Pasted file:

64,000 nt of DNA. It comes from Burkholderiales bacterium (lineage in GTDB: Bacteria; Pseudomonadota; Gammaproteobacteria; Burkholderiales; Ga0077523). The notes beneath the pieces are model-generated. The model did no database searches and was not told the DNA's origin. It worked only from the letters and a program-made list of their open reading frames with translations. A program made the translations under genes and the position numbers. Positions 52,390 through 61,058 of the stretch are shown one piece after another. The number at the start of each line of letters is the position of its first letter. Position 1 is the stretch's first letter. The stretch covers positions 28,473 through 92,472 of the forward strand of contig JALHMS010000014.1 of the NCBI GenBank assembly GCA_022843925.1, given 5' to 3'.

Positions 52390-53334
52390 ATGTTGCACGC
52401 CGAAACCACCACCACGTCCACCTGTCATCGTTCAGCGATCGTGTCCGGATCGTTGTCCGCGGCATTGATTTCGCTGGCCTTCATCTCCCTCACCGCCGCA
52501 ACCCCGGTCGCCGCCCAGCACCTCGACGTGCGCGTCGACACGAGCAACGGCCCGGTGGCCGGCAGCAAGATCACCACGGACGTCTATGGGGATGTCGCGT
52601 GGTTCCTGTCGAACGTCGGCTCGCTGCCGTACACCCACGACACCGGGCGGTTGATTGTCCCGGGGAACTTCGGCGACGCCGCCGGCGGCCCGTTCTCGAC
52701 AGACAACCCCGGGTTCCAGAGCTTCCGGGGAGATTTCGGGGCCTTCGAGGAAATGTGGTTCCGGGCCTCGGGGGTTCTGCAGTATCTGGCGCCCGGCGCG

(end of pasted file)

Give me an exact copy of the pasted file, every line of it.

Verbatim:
64,000 nt of DNA. It comes from Burkholderiales bacterium (lineage in GTDB: Bacteria; Pseudomonadota; Gammaproteobacteria; Burkholderiales; Ga0077523). The notes beneath the pieces are model-generated. The model did no database searches and was not told the DNA's origin. It worked only from the letters and a program-made list of their open reading frames with translations. A program made the translations under genes and the position numbers. Positions 52,390 through 61,058 of the stretch are shown one piece after another. The number at the start of each line of letters is the position of its first letter. Position 1 is the stretch's first letter. The stretch covers positions 28,473 through 92,472 of the forward strand of contig JALHMS010000014.1 of the NCBI GenBank assembly GCA_022843925.1, given 5' to 3'.

Positions 52390-53334
52390 ATGTTGCACGC
52401 CGAAACCACCACCACGTCCACCTGTCATCGTTCAGCGATCGTGTCCGGATCGTTGTCCGCGGCATTGATTTCGCTGGCCTTCATCTCCCTCACCGCCGCA
52501 ACCCCGGTCGCCGCCCAGCACCTCGACGTGCGCGTCGACACGAGCAACGGCCCGGTGGCCGGCAGCAAGATCACCACGGACGTCTATGGGGATGTCGCGT
52601 GGTTCCTGTCGAACGTCGGCTCGCTGCCGTACACCCACGACACCGGGCGGTTGATTGTCCCGGGGAACTTCGGCGACGCCGCCGGCGGCCCGTTCTCGAC
52701 AGACAACCCCGGGTTCCAGAGCTTCCGGGGAGATTTCGGGGCCTTCGAGGAAATGTGGTTCCGGGCCTCGGGGGTTCTGCAGTATCTGGCGCCCGGCGCG